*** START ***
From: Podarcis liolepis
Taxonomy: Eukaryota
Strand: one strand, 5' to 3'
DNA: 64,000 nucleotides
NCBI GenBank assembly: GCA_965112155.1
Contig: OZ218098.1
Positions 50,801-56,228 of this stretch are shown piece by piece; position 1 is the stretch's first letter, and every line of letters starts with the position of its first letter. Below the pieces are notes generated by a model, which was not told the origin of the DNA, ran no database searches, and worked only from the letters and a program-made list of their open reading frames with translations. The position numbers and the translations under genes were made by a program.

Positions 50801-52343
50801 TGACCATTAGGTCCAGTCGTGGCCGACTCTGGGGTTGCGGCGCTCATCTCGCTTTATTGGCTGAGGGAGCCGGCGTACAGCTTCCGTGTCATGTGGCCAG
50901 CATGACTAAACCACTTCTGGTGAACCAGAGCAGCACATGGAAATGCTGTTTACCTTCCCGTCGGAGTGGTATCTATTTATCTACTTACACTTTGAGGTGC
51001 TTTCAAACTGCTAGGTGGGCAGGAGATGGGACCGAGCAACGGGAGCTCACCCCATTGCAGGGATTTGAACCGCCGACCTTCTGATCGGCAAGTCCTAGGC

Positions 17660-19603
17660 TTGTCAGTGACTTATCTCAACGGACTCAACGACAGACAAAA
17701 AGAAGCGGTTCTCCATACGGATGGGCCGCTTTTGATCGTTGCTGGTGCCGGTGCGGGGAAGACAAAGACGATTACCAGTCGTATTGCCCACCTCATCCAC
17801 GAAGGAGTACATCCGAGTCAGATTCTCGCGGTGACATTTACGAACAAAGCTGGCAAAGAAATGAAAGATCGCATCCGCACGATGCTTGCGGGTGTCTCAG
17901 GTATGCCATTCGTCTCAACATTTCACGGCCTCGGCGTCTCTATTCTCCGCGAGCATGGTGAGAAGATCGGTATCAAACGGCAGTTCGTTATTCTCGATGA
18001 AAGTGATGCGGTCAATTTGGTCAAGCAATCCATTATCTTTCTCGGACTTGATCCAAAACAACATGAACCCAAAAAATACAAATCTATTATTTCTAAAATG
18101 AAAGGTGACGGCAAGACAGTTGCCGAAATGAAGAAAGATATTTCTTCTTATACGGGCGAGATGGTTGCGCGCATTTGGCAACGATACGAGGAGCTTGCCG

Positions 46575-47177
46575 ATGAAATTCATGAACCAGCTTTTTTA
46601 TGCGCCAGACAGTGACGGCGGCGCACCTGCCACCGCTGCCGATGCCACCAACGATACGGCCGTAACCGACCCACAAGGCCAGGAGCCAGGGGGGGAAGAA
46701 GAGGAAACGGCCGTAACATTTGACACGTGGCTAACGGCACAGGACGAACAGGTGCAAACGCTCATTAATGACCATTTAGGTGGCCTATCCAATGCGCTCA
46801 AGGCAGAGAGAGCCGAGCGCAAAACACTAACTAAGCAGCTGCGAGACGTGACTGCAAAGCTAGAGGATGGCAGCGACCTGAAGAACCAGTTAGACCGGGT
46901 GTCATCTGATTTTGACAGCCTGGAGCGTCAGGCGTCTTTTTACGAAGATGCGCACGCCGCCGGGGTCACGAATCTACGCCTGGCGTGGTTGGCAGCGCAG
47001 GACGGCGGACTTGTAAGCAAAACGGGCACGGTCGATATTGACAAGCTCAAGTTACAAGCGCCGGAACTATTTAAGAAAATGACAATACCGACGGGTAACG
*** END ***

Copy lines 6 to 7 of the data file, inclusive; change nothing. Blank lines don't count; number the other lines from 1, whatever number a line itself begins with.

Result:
Contig: OZ218098.1
Positions 50,801-56,228 of this stretch are shown piece by piece; position 1 is the stretch's first letter, and every line of letters starts with the position of its first letter. Below the pieces are notes generated by a model, which was not told the origin of the DNA, ran no database searches, and worked only from the letters and a program-made list of their open reading frames with translations. The position numbers and the translations under genes were made by a program.